The military-industrial-congressional complex would naturally welcome the addition of yet another bureaucratic structure designed to suck up tax dollars and expand the military contractor gravy train; and the nascent “space industry” is no doubt eager to open up new frontiers of political influence in order to subsidize their efforts – in the name of “national security,” of course. The Air Force, for its part, fears the addition of yet another rival for funding, one that could be expected to take a big chunk out of their own budget.
One ray of light in an otherwise dark procedure was the victory of two amendments that would prohibit any US involvement in the Saudi war on Yemen. It was a voice vote so we don’t know who voted how. I would expect that this will be stripped out of the reconciled version, but, hey, we celebrate such small victories in lieu of anything better to crow about.
The Trump administration asked for $603 billion in military spending: Congress upped the ante by $37 billion. The Senate version would up it by $40 billion. To update Everett Dirkson, and adjust for inflation: $40 billion here, forty billion there, and pretty soon you’re talking about some real money.
I seem to remember then joint chiefs chairman Admiral Mike Mullen telling us that the national debt is the single biggest threat to the security of the United States. Then Secretary of Defense Leon Panetta said the same thing. General Mattis agrees. It would be a typically American form of irony if our bloated-beyond-all-reason “defense” budget turned out to be a major factor in our ultimate undoing.
Around $75 billion is devoted to an “overseas contingency” reserve, i.e. the cost of possible new wars. To say nothing of the costs baked into the “official” budget emanating from our myriad of overseas commitments, from maintaining our far-flung empire of bases to subsidizing our shiftless NATO “allies.”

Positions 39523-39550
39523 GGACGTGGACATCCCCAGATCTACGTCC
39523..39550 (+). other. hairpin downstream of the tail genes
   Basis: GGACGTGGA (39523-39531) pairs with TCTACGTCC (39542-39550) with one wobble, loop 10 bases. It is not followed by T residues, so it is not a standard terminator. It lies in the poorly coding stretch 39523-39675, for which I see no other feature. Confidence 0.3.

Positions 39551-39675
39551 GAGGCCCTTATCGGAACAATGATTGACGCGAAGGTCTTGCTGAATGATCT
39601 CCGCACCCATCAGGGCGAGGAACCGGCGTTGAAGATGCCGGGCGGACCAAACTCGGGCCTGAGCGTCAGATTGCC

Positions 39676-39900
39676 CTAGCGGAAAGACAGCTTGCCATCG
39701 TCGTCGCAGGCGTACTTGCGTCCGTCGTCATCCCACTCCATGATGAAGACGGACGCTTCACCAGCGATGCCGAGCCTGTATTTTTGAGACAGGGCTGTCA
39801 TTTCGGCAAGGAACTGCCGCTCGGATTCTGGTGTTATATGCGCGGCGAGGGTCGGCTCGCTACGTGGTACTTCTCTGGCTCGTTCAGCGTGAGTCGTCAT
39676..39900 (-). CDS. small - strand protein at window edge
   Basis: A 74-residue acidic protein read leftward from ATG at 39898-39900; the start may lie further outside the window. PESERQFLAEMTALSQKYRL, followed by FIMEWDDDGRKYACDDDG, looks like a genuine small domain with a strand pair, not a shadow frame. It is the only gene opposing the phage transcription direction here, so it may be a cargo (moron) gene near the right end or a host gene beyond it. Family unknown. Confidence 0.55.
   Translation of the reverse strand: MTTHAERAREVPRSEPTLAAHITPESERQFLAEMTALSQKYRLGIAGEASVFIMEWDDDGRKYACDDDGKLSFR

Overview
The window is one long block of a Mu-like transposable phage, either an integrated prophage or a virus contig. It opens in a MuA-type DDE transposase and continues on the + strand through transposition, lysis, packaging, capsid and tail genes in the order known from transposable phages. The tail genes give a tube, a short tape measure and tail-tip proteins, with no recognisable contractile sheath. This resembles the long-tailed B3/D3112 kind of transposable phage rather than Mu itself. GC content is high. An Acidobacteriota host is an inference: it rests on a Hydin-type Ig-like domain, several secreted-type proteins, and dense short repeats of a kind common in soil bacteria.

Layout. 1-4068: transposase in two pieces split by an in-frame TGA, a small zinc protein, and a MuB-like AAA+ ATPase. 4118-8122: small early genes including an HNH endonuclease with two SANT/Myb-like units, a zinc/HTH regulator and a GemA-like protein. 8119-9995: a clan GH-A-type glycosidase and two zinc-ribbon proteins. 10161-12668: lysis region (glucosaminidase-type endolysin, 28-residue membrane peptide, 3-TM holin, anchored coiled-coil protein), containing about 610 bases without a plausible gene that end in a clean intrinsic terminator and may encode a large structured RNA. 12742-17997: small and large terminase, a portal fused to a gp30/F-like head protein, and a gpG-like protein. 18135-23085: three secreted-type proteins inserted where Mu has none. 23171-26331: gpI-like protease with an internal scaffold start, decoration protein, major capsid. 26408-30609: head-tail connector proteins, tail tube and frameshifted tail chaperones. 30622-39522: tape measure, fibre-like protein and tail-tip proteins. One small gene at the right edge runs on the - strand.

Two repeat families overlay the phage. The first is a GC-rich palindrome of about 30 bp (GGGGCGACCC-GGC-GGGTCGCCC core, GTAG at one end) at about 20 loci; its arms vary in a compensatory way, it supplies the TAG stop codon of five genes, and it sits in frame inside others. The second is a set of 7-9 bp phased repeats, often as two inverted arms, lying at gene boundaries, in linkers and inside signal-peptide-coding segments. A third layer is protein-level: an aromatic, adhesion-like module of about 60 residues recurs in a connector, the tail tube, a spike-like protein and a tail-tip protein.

The burden of empire weighs heavily on our shoulders, and frustration with this state of affairs was expressed by none other than President Donald Trump recently, when he said:
“We have to rebuild our country. Our roads, our bridges, our tunnels, our schools. We will have in another few months, have spent $7 trillion in the Middle East. Seven Trillion. And then if you want to spend two dollars on building a school in Iowa, or in Pennsylvania, or in Florida, they don’t want to give you the money. How ridiculous is this?”
It’s pretty damn ridiculous, but then again it’s no less ridiculous than bombing Syria, threatening Iran, and sending more troops to Afghanistan – all of which have happened since the Trump administration took office. Is Trump campaigning against himself?
We are living under a President who proclaims “America First,” and yet we have a “defense” budget that does everything but defend this country’s borders from attack: our shipping is still as vulnerable as ever, and our borders aren’t any less porous than they were when Trump came to office. Oh, but don’t worry: our service members can change genders at will, and our Space Cadets will soon be bringing democracy to the red plains of Mars.
NOTES IN THE MARGIN
You can check out my Twitter feed by going here. But please note that my tweets are sometimes deliberately provocative, often made in jest, and largely consist of me thinking out loud.
I’ve written a couple of books, which you might want to peruse. Here is the link for buying the second edition of my 1993 book, Reclaiming the American Right: The Lost Legacy of the Conservative Movement, with an Introduction by Prof. George W. Carey, a Foreword by Patrick J. Buchanan, and critical essays by Scott Richert and David Gordon (ISI Books, 2008).
You can buy An Enemy of the State: The Life of Murray N. Rothbard (Prometheus Books, 2000), my biography of the great libertarian thinker, here.